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The end of the last book really ruined the series for me. I thought it undercut all of the positives that the rest had. It affirmed that god and angels are real. The decision for Will and Lyra to never see each other again felt very tacked on and out of character for both of them.

I didn't like the ending either, but the rest of the series is great. I think Daniel Craig and Nicole Kidman are perfect picks for the characters they're playing.

They are somewhat similar to a Narnia where children *should* grow up and Aslan is destroyed.

I agree. Except for the ending.

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First of all, I'm glad to see that I got a few responses.

DragonMaci, I can understand why certain metaphysical realities in the fictional world would detract from your enjoyment. I think Tenure adequately covered why Objectivists (or "students of Objectivism" like myself) can still find value in the books/movie, but I'm not asking for you to want to read/watch. I just thought it might be something in which people that peruse this forum might be interested.

I've read it, and it's quite good. Supposedly Pullman wrote it as a refutation of the Narnia series and its blatant Christianity, but that doesn't necessarily have to be true. The books are good and stand well on their own. They are somewhat similar to a Narnia where children *should* grow up and Aslan is destroyed.

I don't think Pullman wrote the books as a refutation of Narnia (in fact, I think that's a common misnomer). I think it's more that the fact that they are the antithesis of Narnia causes people to project that intention on Pullman. However, he has said in the past that he does not think too highly of C.S. Lewis.

__

Maybe we should leave the discussion of the ending of the books out of this thread (or in spoiler tags)? I made the thread more for people to discuss the first movie, and possibly how it relates to the first book. I'm sure some people will go see the movie without reading all three books beforehand.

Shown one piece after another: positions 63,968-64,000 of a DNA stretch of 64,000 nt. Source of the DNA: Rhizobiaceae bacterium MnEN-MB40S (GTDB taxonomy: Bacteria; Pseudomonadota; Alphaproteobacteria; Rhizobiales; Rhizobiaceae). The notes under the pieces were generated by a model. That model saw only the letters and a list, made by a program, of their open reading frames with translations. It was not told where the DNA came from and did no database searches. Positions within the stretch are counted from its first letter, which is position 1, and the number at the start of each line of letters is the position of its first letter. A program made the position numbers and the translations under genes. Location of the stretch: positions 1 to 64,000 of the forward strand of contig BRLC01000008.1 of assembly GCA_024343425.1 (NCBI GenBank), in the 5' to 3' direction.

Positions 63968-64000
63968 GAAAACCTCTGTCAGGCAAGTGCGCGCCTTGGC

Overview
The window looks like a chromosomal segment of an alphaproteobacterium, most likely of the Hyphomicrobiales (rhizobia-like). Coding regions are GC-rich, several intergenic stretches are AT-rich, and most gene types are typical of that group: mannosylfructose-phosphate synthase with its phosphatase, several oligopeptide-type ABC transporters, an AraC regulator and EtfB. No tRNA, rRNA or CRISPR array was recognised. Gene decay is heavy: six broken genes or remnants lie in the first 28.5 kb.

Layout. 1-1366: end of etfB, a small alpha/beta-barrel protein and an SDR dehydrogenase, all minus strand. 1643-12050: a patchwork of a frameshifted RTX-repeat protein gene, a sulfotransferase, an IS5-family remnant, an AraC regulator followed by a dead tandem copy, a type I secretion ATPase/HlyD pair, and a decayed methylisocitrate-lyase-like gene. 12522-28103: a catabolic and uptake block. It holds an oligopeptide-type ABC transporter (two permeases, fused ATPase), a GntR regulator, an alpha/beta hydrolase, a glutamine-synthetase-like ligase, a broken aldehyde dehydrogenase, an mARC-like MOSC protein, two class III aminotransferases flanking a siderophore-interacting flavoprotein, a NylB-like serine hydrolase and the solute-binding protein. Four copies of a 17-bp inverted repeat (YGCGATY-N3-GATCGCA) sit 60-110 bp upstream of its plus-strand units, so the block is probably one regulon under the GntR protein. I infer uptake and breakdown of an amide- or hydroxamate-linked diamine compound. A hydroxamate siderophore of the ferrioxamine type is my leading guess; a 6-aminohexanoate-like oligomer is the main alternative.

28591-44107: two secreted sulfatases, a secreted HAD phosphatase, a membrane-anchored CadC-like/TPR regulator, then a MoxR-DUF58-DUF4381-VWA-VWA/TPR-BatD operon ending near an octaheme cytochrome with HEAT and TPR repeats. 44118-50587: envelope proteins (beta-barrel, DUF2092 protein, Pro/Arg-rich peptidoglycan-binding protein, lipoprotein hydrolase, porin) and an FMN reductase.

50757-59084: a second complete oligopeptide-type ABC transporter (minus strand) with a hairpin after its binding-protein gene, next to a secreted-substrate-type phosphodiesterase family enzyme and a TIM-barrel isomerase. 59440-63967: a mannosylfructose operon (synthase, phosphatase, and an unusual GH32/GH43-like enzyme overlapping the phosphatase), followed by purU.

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The end of the last book really ruined the series for me. I thought it undercut all of the positives that the rest had. It affirmed that god and angels are real.

Real and not supernatural; they watched "God" die after all. A natural, definable God is of no use to any religionist. The fundamental essence of 'God's' supernaturality, that he has the *right* to control your life, was thoroughly repudiated by the novels. So what if there were actually some powerful people with wings. You didn't have to obey them because of that fact.

Will and Lyra deciding to split up was their first difficult adult decision, which they made together. They decided it would be better for Will to live than to fade away and die. There's a name for this: acting in accordance with your hierarchy of values.

I'm in favor of happy endings, myself, but I don't consider it an unhappy ending if everything doesn't just magically work out for the best and everyone doesn't get exactly what they want. In life you *do* have to make difficult calls like this, and I'd hate to be surrounded only by art that never illustrated this fact. The entire trilogy was about growing up, learning to make decisions, dealing with the consequences of your actions. A different ending would have radically changed the meaning of the novels.

I'm always astonished and horrifed when people presume to dictate to artists what the content of their work ought to be. Whenever I encounter an artwork, I first ask myself "what was the meaning of the work?" and then "was it a true thing? A right thing?" Is it right that children should grow up? Is it true that adulthood contains difficult decisions? Did they make the right decision? Then why grouse that the book isn't a happy idiot Disney fairy story?

Every time I hear a similar complaint reiterated, I'm reminded of Terry Pratchett, one of my favorite authors. "No one said it was going to be nice." I don't put any stock into whether things are nice or not. I put great stock into whether they reflect true aspects of humanity.